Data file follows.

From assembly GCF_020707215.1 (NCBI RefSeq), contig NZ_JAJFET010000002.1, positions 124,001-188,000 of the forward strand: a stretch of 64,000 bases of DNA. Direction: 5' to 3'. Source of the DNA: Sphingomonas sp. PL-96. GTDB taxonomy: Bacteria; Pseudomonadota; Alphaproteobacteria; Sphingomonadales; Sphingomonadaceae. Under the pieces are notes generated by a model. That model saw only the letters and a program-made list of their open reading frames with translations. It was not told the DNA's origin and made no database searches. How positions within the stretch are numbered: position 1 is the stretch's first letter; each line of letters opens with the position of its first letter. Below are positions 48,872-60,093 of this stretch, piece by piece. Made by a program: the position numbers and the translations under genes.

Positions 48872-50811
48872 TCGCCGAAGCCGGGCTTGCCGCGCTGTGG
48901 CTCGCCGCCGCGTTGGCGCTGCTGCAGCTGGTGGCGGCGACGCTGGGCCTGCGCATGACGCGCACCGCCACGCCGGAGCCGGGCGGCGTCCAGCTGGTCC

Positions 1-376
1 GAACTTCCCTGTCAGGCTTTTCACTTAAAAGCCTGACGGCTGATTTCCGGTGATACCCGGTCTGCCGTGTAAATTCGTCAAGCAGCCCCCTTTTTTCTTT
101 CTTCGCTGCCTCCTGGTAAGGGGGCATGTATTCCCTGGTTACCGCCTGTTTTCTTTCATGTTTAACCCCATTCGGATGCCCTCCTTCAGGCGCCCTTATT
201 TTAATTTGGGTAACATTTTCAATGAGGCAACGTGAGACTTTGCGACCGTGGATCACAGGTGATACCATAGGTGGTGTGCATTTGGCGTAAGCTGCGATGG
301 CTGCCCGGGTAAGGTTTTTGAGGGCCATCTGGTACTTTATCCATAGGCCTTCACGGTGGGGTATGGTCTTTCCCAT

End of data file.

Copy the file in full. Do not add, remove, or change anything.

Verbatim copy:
From assembly GCF_020707215.1 (NCBI RefSeq), contig NZ_JAJFET010000002.1, positions 124,001-188,000 of the forward strand: a stretch of 64,000 bases of DNA. Direction: 5' to 3'. Source of the DNA: Sphingomonas sp. PL-96. GTDB taxonomy: Bacteria; Pseudomonadota; Alphaproteobacteria; Sphingomonadales; Sphingomonadaceae. Under the pieces are notes generated by a model. That model saw only the letters and a program-made list of their open reading frames with translations. It was not told the DNA's origin and made no database searches. How positions within the stretch are numbered: position 1 is the stretch's first letter; each line of letters opens with the position of its first letter. Below are positions 48,872-60,093 of this stretch, piece by piece. Made by a program: the position numbers and the translations under genes.

Positions 48872-50811
48872 TCGCCGAAGCCGGGCTTGCCGCGCTGTGG
48901 CTCGCCGCCGCGTTGGCGCTGCTGCAGCTGGTGGCGGCGACGCTGGGCCTGCGCATGACGCGCACCGCCACGCCGGAGCCGGGCGGCGTCCAGCTGGTCC

Positions 1-376
1 GAACTTCCCTGTCAGGCTTTTCACTTAAAAGCCTGACGGCTGATTTCCGGTGATACCCGGTCTGCCGTGTAAATTCGTCAAGCAGCCCCCTTTTTTCTTT
101 CTTCGCTGCCTCCTGGTAAGGGGGCATGTATTCCCTGGTTACCGCCTGTTTTCTTTCATGTTTAACCCCATTCGGATGCCCTCCTTCAGGCGCCCTTATT
201 TTAATTTGGGTAACATTTTCAATGAGGCAACGTGAGACTTTGCGACCGTGGATCACAGGTGATACCATAGGTGGTGTGCATTTGGCGTAAGCTGCGATGG
301 CTGCCCGGGTAAGGTTTTTGAGGGCCATCTGGTACTTTATCCATAGGCCTTCACGGTGGGGTATGGTCTTTCCCAT